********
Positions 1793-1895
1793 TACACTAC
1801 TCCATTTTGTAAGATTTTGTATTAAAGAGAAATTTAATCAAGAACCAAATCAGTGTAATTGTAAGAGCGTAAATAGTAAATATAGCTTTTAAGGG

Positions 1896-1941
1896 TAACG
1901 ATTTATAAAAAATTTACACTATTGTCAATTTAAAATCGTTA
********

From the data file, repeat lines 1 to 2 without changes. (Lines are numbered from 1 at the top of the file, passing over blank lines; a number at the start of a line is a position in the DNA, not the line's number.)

Positions 1793-1895
1793 TACACTAC